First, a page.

The notion of acoustic fingerprinting hit the headlines earlier this year when Chris Harrison at Carnegie Mellon University in Pittsburgh, Pennsylvania, developed a human-skin-based cellphone control system called Skinput. Skinput uses compact projectors, dubbed picoprojectors, to turn skin into a 'touchscreen' that, for instance, allowed people to tap an icon projected on their forearm to answer a call. The tap's acoustic signature – a resonant ricochet through the arm's bone, muscle and fat – activated the phone's answering mechanism. "Acoustics fingerprinting is really neat in that you can turn a totally passive item like a table or, in this case, a cellphone, into an interactive surface," says Harrison.

Education for Leadership

Green building design targets New Orleans | September 8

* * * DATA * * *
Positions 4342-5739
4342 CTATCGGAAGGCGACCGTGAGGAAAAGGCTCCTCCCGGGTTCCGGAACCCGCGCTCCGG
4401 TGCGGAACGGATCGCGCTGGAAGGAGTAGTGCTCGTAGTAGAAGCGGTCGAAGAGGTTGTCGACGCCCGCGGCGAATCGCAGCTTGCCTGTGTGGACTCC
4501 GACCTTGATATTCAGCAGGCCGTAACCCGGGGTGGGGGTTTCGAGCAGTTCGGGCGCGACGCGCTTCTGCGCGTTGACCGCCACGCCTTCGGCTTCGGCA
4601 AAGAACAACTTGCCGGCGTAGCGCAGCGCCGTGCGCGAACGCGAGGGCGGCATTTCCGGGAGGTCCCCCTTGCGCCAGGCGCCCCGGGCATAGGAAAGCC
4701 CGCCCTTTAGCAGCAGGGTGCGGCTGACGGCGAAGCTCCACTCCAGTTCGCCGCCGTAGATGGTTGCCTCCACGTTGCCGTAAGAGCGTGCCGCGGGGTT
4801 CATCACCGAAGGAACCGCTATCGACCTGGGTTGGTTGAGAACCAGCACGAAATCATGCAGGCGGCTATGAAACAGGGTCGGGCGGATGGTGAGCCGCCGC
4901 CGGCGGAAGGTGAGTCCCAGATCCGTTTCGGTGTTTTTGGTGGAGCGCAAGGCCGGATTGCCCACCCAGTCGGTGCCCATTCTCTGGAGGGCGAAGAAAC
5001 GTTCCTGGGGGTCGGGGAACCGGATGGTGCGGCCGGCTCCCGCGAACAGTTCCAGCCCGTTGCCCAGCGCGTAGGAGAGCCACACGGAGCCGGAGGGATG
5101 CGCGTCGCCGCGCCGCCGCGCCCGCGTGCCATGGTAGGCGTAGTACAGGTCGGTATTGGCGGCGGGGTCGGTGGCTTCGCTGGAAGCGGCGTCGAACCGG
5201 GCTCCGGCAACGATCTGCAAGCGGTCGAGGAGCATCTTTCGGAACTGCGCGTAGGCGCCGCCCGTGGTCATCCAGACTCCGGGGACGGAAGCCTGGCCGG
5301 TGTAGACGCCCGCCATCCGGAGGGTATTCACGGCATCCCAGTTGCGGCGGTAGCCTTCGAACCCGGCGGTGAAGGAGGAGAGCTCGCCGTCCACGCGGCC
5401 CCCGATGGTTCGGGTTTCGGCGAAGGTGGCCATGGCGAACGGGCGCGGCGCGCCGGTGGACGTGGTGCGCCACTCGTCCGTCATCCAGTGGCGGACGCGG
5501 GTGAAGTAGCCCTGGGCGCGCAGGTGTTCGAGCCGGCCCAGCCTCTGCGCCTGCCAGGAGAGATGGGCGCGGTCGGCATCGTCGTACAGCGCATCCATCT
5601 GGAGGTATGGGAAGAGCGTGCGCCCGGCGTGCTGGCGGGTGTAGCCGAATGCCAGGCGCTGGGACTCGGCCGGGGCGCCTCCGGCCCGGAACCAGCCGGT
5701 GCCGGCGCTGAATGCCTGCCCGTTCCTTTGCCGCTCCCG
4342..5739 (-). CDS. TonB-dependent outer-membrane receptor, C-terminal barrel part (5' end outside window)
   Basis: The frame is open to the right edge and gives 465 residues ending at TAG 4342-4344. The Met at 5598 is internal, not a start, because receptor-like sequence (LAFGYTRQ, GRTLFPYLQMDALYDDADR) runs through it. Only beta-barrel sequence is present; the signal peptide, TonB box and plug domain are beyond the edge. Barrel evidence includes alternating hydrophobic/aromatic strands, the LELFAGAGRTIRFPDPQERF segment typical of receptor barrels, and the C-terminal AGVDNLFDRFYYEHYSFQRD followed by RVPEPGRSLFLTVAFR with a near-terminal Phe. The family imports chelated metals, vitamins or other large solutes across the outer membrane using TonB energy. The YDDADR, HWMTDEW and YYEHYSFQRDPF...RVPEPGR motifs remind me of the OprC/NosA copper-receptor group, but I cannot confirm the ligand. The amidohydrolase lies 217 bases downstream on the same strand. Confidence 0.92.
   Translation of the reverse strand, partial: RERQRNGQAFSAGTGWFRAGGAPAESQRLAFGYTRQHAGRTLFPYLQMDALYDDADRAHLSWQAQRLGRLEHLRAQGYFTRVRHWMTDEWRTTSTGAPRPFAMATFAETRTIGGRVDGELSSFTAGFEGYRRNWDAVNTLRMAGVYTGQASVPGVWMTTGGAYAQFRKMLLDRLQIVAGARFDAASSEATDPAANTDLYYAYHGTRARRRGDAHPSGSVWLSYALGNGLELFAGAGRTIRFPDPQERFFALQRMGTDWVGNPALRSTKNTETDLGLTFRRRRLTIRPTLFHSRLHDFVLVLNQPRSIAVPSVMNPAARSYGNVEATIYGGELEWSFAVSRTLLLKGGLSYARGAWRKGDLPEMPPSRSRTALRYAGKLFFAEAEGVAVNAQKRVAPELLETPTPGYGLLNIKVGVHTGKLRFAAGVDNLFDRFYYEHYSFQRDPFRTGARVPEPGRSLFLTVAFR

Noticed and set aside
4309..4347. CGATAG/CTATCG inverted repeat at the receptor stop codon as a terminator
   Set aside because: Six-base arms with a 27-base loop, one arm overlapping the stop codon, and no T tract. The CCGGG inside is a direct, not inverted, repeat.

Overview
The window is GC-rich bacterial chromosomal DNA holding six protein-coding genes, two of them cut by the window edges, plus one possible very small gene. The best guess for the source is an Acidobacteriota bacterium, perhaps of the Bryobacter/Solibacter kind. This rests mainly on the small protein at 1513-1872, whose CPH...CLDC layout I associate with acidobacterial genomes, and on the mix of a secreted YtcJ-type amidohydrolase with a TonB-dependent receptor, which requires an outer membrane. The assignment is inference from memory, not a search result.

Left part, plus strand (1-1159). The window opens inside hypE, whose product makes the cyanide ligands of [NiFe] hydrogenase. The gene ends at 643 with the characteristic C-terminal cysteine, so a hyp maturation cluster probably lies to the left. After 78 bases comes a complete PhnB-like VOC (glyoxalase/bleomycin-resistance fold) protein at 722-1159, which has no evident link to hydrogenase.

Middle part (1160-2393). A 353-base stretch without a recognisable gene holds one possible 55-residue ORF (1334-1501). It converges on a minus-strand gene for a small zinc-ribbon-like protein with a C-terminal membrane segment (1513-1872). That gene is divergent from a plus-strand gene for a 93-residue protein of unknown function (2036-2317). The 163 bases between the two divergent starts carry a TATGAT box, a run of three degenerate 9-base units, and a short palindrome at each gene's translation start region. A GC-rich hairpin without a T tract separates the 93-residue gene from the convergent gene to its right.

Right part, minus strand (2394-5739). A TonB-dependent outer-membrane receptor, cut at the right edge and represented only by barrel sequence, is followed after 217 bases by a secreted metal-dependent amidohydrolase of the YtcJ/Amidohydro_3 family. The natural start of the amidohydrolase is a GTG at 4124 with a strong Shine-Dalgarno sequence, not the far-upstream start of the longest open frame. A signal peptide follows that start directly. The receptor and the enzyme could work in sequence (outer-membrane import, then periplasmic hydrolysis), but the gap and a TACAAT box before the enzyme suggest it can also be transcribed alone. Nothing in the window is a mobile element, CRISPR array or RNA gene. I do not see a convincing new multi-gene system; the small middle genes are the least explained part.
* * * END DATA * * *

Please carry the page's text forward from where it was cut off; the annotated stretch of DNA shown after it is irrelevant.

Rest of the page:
The competition is offered in collaboration with the Salvation Army’s EnviRenew. The four finalists are (1) “The Little Easy” – by a team that came together to lead Cornell University’s 2005 DOE Solar Decathlon Team, and went on to found ZeroEnergy Design (which recently won an award from Ecohome Magazine) for a design which includes an “outdoor living room,” a wheel chair lift, and a storm water collection system; (2) “RAMPed Up” – by a team from Buro Happold Consulting Engineers and Rogers Marvel Architects, which placed high importance on a structural system built to resist gravity, wind and flood and utilizing a rainwater harvesting system to mitigate storm water runoff while covering 100% of the home’s irrigation demand; (3) ”E.A.S.Y. (Efficiency. Accessibility. Safety. You) House” – by Wuijoon Ha, a five-year Carnegie Mellon architecture student, which includes operable skylights, a green roof and a wheelchair lift; and (4) “Greenboy Productions” – by a team from the University of Hawaii that includes members from Thailand, Vietnam, and the United States(Los Angeles and Las Vegas, and designed to be elevated to 8′-0″ above grade, allowing the space below the home to serve as a carport.